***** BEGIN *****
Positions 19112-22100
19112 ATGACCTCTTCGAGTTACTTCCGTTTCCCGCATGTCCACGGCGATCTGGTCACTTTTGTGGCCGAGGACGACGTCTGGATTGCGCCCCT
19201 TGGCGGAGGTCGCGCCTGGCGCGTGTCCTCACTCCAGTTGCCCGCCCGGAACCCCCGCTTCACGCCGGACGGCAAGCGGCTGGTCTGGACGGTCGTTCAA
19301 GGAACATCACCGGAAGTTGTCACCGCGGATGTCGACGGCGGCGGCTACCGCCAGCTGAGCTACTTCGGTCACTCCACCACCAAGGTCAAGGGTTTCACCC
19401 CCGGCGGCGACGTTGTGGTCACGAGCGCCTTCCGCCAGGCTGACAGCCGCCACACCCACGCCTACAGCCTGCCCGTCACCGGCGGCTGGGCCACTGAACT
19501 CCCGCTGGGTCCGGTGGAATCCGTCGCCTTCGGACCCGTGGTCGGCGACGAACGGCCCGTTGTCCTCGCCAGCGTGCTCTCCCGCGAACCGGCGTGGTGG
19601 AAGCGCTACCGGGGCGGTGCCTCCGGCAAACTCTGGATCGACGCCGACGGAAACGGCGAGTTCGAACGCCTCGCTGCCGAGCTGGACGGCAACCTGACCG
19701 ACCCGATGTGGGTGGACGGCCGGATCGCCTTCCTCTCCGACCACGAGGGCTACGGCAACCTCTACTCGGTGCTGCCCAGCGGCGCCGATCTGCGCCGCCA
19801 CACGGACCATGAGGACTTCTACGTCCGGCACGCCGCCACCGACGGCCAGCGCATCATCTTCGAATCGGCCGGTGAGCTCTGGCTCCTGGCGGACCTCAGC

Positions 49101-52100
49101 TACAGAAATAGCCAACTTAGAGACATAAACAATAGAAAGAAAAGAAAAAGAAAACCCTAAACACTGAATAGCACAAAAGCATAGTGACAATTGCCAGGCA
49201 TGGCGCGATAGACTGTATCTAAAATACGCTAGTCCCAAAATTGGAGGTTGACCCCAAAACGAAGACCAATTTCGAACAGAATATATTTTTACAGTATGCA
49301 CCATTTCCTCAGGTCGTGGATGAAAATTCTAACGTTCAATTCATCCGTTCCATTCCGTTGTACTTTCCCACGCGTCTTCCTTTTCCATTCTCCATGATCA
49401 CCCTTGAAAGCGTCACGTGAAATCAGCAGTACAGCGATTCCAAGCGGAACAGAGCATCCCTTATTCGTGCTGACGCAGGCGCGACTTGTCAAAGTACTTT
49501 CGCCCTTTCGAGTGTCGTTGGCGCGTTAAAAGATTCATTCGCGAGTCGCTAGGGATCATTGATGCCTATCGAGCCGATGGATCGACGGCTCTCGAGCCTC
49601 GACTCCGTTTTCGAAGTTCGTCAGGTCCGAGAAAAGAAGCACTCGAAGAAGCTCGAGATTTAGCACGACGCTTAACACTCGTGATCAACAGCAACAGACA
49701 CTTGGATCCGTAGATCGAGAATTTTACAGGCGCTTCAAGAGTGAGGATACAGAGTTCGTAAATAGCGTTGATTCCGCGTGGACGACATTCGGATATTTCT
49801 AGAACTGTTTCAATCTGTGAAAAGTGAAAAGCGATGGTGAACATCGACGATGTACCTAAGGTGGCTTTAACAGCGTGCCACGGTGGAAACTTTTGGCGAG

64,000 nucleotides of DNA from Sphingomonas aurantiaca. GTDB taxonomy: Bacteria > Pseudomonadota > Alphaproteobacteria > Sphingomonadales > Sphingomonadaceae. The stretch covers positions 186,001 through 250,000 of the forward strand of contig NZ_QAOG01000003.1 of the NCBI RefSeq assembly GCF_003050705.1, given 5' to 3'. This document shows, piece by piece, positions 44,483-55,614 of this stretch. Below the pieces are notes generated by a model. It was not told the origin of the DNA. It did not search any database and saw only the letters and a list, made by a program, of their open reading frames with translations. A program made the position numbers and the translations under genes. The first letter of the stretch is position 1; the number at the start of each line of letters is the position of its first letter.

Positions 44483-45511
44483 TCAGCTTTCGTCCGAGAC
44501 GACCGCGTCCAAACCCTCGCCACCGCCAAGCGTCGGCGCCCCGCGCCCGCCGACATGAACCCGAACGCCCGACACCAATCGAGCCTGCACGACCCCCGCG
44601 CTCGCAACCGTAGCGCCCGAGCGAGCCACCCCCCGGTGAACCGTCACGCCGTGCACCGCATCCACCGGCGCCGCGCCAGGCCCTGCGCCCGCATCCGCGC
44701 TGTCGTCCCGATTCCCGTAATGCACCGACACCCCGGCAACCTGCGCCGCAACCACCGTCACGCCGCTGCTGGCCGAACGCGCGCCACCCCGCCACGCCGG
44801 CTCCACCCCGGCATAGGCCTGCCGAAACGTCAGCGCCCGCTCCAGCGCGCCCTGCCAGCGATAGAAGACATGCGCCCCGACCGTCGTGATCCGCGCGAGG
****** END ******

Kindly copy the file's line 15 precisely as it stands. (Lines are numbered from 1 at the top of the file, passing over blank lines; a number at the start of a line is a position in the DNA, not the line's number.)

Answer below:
49501 CGCCCTTTCGAGTGTCGTTGGCGCGTTAAAAGATTCATTCGCGAGTCGCTAGGGATCATTGATGCCTATCGAGCCGATGGATCGACGGCTCTCGAGCCTC